Tuesday, August 20, 2013

Copyright and the difference between could and would

The subject of this post was pretty much handed to me today and I feel it is something that needs to be out in the open.

I was approached by someone who is unhappy with the price of the photo package for their son's senior photos - that and how many prints are included.  Other than complaining to me about how they did not think it should cost that much to take and print a few photos, they wanted to know if I could make any copies of the prints.

Now, I couldn't comment much on the price for the photo packages - I don't know the market or costs incurred by the photographer/studio - I do know that the physical print is not the only thing you are paying for when you hire a photographer.  Above all else, you are paying for the artistic vision and skill of the photographer - you're also helping pay their overheads, as most professionals are self-employed and they have a lot of costs to cover.

Ok, back to the question at hand...I said I'd take a look at the photos.  Hear me out here!!  I want to LOOK and see them out of professional curiosity as I like to see other photographers work.  I have no intention of making any copies of what will clearly be a copyrighted photograph - hence the title of this post.  While I "could" make a copy, there is no way that I "would" do so.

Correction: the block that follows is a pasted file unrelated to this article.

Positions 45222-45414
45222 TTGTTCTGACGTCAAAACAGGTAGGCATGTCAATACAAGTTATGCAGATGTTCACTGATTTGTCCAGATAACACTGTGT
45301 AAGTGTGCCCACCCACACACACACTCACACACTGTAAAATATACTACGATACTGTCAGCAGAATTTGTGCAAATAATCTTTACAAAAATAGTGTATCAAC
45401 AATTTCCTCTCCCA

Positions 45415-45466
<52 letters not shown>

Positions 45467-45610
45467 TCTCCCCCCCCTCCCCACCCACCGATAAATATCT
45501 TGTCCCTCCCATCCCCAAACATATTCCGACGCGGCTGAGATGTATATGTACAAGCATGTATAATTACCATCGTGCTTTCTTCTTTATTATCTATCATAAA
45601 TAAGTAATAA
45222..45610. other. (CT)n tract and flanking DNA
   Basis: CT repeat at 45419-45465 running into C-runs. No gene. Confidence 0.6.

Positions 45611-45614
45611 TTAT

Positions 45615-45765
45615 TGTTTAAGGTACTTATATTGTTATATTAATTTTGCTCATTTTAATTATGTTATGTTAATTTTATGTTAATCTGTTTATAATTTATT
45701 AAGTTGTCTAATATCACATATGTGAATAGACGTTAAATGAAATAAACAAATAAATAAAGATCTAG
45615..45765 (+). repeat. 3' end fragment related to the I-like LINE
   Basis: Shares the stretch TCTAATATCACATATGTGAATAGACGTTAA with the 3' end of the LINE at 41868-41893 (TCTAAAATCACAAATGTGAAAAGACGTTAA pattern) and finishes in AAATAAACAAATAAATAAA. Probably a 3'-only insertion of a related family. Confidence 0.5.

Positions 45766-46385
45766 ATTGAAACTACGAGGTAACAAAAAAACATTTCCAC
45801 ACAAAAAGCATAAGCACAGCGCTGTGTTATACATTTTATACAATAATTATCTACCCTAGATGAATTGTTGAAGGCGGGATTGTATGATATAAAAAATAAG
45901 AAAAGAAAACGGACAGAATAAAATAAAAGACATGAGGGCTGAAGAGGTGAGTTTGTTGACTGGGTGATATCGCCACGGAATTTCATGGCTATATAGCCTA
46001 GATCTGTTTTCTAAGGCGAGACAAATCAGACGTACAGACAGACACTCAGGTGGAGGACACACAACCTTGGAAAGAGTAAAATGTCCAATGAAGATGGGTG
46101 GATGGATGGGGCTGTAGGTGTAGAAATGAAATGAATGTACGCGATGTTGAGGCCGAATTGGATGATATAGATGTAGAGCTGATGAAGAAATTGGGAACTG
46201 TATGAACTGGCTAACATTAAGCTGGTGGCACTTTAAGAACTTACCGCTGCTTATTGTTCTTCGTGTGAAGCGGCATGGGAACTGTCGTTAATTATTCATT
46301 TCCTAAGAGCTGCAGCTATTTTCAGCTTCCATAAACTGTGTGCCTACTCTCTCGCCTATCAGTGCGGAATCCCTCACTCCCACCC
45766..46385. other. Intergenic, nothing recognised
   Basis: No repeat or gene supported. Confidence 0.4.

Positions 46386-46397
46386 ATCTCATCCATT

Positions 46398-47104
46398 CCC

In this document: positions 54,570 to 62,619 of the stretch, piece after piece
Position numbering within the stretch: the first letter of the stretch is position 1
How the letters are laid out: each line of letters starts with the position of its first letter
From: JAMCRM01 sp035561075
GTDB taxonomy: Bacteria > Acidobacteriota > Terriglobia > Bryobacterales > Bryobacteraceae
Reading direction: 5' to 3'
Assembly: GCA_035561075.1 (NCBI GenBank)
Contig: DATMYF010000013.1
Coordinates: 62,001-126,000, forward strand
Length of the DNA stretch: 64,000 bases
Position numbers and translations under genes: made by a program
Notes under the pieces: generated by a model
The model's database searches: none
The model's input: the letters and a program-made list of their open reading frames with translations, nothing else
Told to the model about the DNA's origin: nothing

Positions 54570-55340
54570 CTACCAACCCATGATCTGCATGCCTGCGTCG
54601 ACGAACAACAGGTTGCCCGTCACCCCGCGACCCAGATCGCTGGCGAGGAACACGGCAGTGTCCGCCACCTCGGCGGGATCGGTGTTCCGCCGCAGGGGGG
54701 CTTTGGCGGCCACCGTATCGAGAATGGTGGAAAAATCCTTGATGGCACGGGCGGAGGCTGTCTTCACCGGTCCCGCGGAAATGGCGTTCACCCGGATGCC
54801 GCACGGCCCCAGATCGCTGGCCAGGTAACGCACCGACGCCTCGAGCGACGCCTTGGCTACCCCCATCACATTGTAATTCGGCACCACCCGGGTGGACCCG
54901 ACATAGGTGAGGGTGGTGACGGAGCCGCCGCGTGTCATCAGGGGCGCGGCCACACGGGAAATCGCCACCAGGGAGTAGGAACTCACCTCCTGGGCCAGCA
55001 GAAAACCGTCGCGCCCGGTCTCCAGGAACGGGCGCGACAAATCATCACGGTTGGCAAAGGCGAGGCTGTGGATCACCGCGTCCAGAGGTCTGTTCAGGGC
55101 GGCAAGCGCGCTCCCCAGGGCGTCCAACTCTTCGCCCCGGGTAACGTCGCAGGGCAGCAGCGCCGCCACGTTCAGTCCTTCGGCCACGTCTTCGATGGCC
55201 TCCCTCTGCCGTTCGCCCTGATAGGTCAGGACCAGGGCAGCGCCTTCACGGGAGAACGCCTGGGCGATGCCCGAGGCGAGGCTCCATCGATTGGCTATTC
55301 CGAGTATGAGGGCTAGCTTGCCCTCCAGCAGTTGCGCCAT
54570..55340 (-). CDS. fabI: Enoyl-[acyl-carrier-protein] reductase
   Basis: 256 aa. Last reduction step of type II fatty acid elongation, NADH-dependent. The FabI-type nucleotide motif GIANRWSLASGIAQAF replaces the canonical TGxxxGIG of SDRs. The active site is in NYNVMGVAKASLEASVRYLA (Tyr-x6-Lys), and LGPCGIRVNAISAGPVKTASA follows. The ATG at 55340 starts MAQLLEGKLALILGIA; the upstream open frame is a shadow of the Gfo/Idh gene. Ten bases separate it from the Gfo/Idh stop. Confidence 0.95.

All my work is copyrighted, and has my information encoded within the EXIF Data of each and every photograph.  I also place a watermark on photos used online; they are also formatted to "1 DPI", so while they look great onscreen, they will not print in any usable format.  As a photographer (and artist) I certainly do not want any of my work pirated as I know what has gone into each and every one of them.

If anyone is interested in further reading concerning copyright, there are plenty of links available in a basic online search.  I entered the term "photography copyright" into my favourite search engine and received 291,999,448 results.  It is a very hot topic and can lead to very expensive legal action and costs for all parties concerned.

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